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Comment Re:Easy solution (Score 1) 188

Dealers need to step aside and get out of the fucking way of the sale. It's a stupid business model. There is no value in having a middleman in this process anymore.

No value for ANYBODY. If this is really true:

A salesperson "can sell two gas burners in less than it takes to sell a Leaf," Deutsch says. "It's a lot of work for a little pay."

Then the commission on a $50,000 vehicle is way too low, and it's time the dealerships were seriously shaken up and kicked in the ass.

Somebody is making a ton of dough, and if it's not the salesmen, then it's the bosses in the backroom. I.e., the "overhead".

Comment Re:Cost of access is key. (Score 1) 264

So to cut to the chase. Government opened up new territories, protected them and the trade routes and private business just ruthlessly and very destructively exploited what Government had provided.

Except that's mostly nonsense. Few ships were really "private". East India Company was profitable mainly because it had a Royal charter and was subsidized and protected by the crown. Even most pirates, up to about 200 years ago, were government-sponsored.

Some private enterprise did enter the sail-shipping business in the later years, but the earlier days were almost all government-driven, in one form or another.

Having said all that, I'm not sure I buy that space exploration will follow the same pattern. Government funding is fickle... corporations with smarts are in it for the long haul.

Comment Re:Yeah, I've worked with a few of those (Score 1) 433

Many of the engineers I've worked with stayed on the verge of a nervous breakdown most of the time and were prone to extreme misanthropy. So I'm not surprised they would be attracted to a line of work where they get to blow people up.

OP doesn't explain why in the '60s and '70s US, domestic terrorists were almost exclusively Leftists, who exploded more bombs in 1968 in D.C. alone than all U.S. conservative domestic terrorists, in all parts of the country, in modern history.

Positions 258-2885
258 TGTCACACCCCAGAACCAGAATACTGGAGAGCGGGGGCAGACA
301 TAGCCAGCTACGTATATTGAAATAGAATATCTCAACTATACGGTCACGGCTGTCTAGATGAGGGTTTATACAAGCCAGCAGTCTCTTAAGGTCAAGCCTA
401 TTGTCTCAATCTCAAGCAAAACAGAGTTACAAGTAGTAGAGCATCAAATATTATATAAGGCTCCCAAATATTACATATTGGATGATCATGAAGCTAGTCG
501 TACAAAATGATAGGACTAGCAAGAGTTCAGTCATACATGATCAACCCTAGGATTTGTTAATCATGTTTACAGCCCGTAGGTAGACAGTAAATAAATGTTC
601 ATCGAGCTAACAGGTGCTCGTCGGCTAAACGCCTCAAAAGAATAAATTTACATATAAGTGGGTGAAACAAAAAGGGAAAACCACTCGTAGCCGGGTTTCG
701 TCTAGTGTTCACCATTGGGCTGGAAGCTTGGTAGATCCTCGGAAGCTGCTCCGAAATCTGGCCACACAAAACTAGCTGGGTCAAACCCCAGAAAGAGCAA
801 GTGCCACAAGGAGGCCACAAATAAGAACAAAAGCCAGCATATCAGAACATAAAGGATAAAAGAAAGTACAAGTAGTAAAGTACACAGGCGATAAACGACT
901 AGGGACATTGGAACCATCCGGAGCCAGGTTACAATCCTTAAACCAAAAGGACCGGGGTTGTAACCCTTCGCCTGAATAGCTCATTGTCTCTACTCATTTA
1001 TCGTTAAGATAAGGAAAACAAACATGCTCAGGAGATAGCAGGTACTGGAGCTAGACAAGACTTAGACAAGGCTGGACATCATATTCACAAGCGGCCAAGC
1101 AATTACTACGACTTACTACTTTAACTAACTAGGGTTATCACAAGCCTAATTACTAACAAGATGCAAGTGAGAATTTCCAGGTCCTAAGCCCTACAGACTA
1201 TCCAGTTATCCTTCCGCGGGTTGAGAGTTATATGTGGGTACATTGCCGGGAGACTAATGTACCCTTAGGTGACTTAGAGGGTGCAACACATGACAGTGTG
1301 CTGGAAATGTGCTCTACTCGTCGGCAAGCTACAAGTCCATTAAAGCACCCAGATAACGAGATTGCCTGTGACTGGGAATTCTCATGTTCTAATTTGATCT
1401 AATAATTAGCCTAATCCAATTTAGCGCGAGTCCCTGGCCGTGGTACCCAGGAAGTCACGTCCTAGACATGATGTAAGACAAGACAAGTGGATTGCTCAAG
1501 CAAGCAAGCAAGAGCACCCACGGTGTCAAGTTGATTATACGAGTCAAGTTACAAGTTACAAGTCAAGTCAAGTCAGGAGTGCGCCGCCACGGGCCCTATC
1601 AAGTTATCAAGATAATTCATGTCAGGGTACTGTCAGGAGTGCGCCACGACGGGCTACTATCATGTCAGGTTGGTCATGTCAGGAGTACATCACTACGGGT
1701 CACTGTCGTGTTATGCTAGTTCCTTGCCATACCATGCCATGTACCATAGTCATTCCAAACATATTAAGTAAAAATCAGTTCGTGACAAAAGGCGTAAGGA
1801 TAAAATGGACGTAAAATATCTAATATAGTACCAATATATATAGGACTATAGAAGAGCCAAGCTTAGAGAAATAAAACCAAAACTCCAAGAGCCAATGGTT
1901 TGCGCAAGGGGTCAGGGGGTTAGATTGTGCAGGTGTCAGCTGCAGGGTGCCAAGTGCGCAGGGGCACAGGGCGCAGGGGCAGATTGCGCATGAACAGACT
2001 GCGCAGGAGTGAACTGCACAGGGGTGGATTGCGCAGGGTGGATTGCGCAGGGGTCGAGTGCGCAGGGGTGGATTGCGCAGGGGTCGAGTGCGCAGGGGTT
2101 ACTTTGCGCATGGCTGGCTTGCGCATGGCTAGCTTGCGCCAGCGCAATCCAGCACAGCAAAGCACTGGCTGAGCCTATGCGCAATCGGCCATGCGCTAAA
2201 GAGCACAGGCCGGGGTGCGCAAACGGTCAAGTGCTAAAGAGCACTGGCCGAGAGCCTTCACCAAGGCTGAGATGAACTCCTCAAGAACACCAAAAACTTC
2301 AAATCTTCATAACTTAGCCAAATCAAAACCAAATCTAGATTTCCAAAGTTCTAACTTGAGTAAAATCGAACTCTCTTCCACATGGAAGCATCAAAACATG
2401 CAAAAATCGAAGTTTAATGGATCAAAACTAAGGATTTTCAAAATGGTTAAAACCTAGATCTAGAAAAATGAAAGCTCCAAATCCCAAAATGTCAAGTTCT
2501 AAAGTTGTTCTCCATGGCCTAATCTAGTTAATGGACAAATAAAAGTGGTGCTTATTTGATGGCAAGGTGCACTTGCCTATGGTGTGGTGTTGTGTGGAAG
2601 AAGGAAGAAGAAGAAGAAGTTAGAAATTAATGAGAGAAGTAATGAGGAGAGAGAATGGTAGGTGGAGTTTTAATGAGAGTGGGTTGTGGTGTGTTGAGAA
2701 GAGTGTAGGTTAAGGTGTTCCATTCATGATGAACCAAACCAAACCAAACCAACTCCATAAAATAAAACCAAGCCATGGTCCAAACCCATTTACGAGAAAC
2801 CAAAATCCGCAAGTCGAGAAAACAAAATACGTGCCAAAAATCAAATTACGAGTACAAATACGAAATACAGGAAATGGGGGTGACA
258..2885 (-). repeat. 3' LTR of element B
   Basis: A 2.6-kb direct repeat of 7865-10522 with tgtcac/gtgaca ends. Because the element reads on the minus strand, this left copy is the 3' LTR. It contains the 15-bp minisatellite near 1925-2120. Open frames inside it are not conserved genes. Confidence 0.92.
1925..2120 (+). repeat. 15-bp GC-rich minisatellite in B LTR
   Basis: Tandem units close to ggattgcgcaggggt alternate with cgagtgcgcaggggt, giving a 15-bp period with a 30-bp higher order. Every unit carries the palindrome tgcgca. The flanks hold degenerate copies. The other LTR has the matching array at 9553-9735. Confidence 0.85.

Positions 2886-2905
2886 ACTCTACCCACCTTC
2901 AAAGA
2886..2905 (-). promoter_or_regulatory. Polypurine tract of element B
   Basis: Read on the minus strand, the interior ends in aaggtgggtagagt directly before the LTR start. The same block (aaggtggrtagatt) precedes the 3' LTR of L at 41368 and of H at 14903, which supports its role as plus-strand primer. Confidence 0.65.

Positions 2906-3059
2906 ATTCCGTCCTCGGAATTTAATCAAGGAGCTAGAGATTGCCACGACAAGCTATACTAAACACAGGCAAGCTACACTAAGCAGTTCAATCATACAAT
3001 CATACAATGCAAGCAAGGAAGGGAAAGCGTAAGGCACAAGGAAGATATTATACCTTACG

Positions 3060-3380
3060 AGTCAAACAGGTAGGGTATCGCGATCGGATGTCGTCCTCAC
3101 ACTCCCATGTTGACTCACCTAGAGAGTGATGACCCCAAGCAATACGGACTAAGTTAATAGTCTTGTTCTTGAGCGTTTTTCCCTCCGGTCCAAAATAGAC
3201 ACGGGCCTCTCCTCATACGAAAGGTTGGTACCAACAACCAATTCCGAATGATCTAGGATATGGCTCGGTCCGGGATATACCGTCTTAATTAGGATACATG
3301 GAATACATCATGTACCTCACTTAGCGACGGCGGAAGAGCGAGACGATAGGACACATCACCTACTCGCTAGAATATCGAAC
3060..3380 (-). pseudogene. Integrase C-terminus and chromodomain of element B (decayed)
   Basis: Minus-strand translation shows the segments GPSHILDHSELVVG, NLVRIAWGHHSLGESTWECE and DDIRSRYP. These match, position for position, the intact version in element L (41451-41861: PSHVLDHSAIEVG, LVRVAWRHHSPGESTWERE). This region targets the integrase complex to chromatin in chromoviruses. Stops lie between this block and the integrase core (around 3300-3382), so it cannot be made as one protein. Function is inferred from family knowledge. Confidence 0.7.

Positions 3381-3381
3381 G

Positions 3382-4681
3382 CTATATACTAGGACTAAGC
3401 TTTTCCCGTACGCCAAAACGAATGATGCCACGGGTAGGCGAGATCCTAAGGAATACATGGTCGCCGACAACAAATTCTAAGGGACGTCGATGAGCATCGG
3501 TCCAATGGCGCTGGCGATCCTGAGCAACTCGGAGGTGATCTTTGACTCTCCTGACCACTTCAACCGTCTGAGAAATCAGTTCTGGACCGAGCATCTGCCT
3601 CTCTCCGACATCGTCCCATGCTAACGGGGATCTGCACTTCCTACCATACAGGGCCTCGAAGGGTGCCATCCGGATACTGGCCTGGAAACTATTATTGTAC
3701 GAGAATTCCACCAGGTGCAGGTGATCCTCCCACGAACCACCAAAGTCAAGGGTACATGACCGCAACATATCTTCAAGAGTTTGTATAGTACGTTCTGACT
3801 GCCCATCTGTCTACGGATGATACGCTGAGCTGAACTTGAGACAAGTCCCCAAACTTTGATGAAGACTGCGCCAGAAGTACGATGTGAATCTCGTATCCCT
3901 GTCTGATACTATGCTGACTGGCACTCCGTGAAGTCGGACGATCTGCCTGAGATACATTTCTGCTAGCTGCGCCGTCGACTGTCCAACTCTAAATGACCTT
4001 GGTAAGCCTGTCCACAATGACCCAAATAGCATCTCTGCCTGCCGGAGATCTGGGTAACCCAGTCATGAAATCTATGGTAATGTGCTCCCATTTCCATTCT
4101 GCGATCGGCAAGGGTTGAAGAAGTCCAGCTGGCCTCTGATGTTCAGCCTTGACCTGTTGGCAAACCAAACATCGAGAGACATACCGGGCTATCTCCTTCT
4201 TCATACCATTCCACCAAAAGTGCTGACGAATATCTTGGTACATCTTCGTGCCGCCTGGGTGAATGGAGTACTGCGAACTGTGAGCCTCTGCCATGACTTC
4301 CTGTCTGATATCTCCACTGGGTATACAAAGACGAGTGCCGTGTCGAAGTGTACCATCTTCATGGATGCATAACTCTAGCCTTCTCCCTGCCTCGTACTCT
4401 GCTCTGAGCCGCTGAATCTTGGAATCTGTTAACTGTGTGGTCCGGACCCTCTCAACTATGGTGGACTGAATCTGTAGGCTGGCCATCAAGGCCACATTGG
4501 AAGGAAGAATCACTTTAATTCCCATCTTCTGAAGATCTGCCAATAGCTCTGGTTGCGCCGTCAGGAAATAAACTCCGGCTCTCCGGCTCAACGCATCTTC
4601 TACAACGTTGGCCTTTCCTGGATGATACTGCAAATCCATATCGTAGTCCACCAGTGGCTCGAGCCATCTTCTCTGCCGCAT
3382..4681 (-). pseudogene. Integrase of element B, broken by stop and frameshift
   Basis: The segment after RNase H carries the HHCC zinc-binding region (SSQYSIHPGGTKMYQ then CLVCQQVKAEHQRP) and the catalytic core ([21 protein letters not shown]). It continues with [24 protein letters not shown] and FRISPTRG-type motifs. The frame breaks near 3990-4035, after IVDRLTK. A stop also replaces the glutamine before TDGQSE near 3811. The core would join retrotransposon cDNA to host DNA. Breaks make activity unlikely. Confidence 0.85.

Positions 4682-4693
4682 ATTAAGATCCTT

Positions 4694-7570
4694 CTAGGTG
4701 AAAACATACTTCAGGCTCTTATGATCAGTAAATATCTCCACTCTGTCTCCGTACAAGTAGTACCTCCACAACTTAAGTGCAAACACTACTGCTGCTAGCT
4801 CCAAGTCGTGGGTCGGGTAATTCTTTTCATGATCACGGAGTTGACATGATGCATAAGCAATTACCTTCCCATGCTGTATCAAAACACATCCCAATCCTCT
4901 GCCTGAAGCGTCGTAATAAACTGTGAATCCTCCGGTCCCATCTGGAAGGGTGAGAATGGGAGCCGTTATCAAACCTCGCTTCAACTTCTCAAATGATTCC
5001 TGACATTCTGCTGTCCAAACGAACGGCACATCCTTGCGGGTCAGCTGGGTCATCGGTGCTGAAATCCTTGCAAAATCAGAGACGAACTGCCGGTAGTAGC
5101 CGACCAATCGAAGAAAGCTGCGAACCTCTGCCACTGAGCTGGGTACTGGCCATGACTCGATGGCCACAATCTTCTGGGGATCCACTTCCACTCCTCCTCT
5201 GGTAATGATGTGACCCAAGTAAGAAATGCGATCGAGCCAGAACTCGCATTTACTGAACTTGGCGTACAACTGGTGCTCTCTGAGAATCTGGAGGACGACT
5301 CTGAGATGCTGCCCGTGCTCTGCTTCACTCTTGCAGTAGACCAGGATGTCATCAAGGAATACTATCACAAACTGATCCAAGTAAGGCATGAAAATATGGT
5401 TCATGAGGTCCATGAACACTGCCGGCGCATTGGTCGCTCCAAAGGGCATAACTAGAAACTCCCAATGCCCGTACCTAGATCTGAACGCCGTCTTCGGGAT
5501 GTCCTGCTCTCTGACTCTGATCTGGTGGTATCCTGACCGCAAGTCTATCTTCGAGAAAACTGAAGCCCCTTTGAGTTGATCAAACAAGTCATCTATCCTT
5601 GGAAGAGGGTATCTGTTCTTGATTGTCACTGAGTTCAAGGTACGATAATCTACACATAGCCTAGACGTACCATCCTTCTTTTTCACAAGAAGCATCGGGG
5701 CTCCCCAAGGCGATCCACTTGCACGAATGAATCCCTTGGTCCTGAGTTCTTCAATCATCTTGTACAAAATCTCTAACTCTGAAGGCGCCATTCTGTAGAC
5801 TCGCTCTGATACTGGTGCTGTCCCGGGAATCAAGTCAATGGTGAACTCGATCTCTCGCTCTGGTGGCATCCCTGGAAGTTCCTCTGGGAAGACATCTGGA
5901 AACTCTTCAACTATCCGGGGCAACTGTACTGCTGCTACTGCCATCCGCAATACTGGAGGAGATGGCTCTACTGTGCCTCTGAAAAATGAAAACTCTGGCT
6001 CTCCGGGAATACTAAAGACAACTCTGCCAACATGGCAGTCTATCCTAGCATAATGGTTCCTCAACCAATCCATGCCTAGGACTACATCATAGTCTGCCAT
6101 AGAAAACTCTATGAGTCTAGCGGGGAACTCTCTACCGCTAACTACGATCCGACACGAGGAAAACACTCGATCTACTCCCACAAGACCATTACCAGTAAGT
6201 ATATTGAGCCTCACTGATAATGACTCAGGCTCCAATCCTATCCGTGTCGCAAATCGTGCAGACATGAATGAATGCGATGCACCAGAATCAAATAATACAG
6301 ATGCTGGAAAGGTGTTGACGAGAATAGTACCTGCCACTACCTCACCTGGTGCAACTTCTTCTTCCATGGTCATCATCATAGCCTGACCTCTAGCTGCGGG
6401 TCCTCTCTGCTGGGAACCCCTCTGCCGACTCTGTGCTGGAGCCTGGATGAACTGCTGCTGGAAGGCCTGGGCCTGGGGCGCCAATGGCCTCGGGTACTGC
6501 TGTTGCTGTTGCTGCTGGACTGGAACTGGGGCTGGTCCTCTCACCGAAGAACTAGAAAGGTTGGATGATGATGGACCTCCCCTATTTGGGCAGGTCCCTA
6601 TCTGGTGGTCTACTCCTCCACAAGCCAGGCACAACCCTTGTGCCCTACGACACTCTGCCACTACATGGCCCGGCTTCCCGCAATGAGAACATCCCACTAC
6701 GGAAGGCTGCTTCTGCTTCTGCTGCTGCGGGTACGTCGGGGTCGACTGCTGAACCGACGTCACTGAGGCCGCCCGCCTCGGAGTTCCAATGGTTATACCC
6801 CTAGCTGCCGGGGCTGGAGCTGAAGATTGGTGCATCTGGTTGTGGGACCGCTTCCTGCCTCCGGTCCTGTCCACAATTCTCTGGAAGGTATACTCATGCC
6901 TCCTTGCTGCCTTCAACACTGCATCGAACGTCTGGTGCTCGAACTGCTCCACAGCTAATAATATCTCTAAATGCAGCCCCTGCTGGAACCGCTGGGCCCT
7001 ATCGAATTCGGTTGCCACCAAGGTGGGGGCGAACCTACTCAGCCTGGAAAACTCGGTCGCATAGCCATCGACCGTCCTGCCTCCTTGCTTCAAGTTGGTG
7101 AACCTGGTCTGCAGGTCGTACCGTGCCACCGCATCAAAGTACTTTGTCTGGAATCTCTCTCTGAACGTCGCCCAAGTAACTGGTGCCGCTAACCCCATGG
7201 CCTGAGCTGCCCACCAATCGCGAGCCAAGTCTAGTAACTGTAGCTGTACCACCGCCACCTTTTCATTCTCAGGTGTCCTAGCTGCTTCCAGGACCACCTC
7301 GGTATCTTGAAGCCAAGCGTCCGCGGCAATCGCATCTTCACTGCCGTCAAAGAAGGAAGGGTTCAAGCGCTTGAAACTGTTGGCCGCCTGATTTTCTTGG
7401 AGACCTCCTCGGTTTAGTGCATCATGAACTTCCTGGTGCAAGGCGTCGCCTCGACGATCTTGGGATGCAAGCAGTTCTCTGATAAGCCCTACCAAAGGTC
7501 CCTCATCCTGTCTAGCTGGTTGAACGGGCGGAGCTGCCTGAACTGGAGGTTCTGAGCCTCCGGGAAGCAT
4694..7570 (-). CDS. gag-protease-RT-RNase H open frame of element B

Although I do admit that conservative US domestic terrorists as a rule have done rather better at it; tending to blow up real targets rather than toilets.

Comment Re:W.C. Fields Does Politics (Score 1) 6

What could they possibly reveal about Trump that is worse than what everyone already knows about him? He's widely known to be Mafia connected, and he's made statements at Republican primary TV debates about bribing politicians.

(And add to that the fact that any "scandal" is likely to be another thing the establishment cares about and nobody else does.)

I doubt, at this point, even dead girl/live boy would do it.

Comment I talked to the manager... (Score 1) 188

Jerry: Yeah, but that TruCoat--
Customer: I sat right here and said I didn't want no TruCoat!
Jerry: Yeah, but I'm sayin', that TruCoat, you don't get it and you get oxidization problems. It'll cost you a heck of lot more'n five hundred--
Customer: You're sittin' here, you're talkin' in circles! You're talkin' like we didn't go over this already!
Jerry: Yeah, but this TruCoat--
Customer: We had us a deal here for nine-teen-five. You sat there and darned if you didn't tell me you'd get this car, these options, without the sealant, for nine-teen-five!
Jerry: All right, I'm not sayin' I didn't--
Customer: You called me twenty minutes ago and said you had it! Ready to make delivery, ya says! Come on down and get it! And here ya are and you're wastin' my time and you're wastin' my wife's time and I'm payin' nineteen-five for this vehicle here!
Jerry: All right. I'll talk to my boss. See, they install that TruCoat at the factory, there's nothin' we can do, but I'll talk to my boss.